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Sometimes coaches say things just to sugarcoat, because there’s nothing positive to say and because being repeatedly negative is no fun for fans or for reporters or for the program itself. I never really got that sense with Allen Edwards this year. 

To the very end, Edwards said that he liked his guys. He felt like they had a lot of potential, but they’d only played to it in spurts and if they could put it all together, they could be dangerous. Even as his team won consecutive Mountain West games a total of one time, he felt as though Wyoming could put a run together and be dangerous in the Mountain West tournament.

And I believed him. The Cowboys did look really good during stretches. They looked like a team that few in the conference could beat if they actually put together a complete 40 minutes. Granted, they hadn’t done that, but it’s March. March is weird, and you never know what will happen when a team begins tournament play.

Instead, March decided to be weird in the opposite direction. To say the Cowboys laid an egg at the Mountain West tournament would do a disservice to eggs. Wyoming spotted Air Force 25 points to start its opening game in Las Vegas. As much respect as we all have for the military, I’m not really sure that was a necessary gesture.

It was bad. What’s worse, the Pokes never even hinted at making some sort of miracle comeback. The closest they got was 15 points, and that was the final score. It was very bad, almost as bad of a game as you could play within the confines of a 15-point loss — especially against a team that you had handled fairly easily twice before.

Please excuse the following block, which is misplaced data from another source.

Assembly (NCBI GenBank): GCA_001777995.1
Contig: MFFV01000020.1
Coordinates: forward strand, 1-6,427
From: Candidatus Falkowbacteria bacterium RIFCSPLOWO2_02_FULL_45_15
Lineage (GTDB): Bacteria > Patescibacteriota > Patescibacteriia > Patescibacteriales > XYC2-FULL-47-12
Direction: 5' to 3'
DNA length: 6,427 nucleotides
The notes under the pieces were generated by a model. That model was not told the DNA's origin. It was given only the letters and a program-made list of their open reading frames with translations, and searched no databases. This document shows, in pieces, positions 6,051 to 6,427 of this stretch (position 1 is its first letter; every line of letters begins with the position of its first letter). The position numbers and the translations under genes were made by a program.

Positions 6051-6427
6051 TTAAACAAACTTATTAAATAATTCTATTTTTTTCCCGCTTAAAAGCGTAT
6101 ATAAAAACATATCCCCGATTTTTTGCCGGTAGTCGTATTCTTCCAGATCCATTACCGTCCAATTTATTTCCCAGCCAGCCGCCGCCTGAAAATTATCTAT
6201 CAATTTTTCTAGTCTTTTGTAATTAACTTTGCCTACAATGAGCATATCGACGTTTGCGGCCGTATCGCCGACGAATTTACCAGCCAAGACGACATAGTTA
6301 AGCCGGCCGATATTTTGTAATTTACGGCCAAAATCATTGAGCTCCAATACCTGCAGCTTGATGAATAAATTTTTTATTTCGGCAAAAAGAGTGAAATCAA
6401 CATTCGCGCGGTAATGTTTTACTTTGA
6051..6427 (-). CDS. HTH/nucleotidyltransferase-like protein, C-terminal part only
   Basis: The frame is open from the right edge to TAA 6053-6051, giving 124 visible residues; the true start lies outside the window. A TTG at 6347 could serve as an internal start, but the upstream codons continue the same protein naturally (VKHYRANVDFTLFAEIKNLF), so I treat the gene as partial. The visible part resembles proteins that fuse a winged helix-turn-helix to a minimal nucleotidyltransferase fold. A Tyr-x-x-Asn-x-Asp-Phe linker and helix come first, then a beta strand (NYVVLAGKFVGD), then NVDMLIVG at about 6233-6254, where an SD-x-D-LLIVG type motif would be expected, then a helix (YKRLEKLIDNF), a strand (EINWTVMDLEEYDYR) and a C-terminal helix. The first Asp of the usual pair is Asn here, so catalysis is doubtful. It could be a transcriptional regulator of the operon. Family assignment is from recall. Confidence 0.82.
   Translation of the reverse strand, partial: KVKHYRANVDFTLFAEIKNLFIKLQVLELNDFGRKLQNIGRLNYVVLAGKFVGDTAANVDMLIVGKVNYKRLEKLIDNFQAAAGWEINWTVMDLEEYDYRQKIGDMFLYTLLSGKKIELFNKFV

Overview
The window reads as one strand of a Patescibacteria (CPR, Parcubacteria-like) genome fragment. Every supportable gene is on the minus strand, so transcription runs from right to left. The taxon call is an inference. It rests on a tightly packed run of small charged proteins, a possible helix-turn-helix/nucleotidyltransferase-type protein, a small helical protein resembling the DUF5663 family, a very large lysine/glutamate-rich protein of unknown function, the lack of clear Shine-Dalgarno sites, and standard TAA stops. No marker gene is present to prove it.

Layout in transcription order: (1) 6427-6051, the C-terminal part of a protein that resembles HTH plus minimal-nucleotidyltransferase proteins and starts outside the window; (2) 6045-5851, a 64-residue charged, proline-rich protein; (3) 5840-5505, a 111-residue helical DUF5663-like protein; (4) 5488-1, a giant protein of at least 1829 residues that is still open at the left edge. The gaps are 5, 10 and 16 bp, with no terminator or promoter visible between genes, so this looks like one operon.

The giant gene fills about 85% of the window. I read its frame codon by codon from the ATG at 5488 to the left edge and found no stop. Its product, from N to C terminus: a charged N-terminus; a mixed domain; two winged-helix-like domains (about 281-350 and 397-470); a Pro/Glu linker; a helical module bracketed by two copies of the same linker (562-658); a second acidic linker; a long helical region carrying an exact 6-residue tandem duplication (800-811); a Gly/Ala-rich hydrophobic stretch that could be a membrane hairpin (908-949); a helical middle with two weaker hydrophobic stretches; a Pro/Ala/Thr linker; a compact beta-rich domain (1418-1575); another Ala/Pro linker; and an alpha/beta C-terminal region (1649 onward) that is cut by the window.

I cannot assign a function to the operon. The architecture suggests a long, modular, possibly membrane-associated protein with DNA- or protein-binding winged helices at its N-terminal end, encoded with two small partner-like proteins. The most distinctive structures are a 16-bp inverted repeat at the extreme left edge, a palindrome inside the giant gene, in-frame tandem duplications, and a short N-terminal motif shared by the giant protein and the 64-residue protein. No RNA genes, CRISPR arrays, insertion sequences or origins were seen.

But as bad as it was (again: very, very), Wyoming should not fire Edwards because of one game.

I almost feel like I’m creating a straw-man argument for the sake of a column, but then I remember my Twitter mentions. Plenty of Cowboys fans wanted to leave their coach in Sin City. I understand the frustration, especially if you were one of the many Wyoming fans to make the trek out to Las Vegas and were stuck either watching teams that don’t wear brown and gold for the rest of the week or rearranging travel plans. (It didn’t help that the women’s team was also upset in its first game.)

But come on.

I really don’t care what happens in one game; you don’t fire a coach because of one loss. “But 25-0!” Yes, I’m aware. I was there, and I was in as much disbelief as anyone. I was also in disbelief that they never staged a comeback. But one game is one game is one game.

And if you want to point to the rest of the season, go ahead and point. Let’s take a look. In Edwards’ first season as a head coach, his team won four more games and one more conference game than it had the year before. Its result in the conference tournament was the same: one and done to a lesser-seeded team. Improving a team’s record is not a fireable offense.

The Cowboys also exceeded expectations. They were picked to finish 10th. They finished seventh. Outplaying predictions is not a fireable offense.

“But Larry Shyatt left this team on a platter!” Shyatt definitely did Edwards a favor by sticking around a year and easing the transition after winning the 2015 Mountain West tournament. But the team still lost Josh Adams, the reigning conference player of the year and the nation’s third-leading scorer in 2016. That was going to take some getting used to, as was getting a group of players to take command after largely playing second and third fiddle to Adams.